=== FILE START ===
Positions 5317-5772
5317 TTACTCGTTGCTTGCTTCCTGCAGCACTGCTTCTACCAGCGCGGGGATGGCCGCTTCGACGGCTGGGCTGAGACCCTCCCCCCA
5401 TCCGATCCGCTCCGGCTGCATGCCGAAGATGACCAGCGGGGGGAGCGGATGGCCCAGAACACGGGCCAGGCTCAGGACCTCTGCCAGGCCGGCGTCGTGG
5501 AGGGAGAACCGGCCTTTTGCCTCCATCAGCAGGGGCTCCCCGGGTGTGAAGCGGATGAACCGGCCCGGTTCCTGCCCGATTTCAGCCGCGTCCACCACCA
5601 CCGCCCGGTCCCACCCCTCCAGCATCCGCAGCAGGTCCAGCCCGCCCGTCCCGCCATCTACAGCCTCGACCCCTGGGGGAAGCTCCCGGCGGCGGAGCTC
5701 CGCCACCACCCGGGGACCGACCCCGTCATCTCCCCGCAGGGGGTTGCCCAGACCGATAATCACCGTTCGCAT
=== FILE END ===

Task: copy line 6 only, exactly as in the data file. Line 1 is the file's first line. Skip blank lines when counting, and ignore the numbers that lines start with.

5701 CGCCACCACCCGGGGACCGACCCCGTCATCTCCCCGCAGGGGGTTGCCCAGACCGATAATCACCGTTCGCAT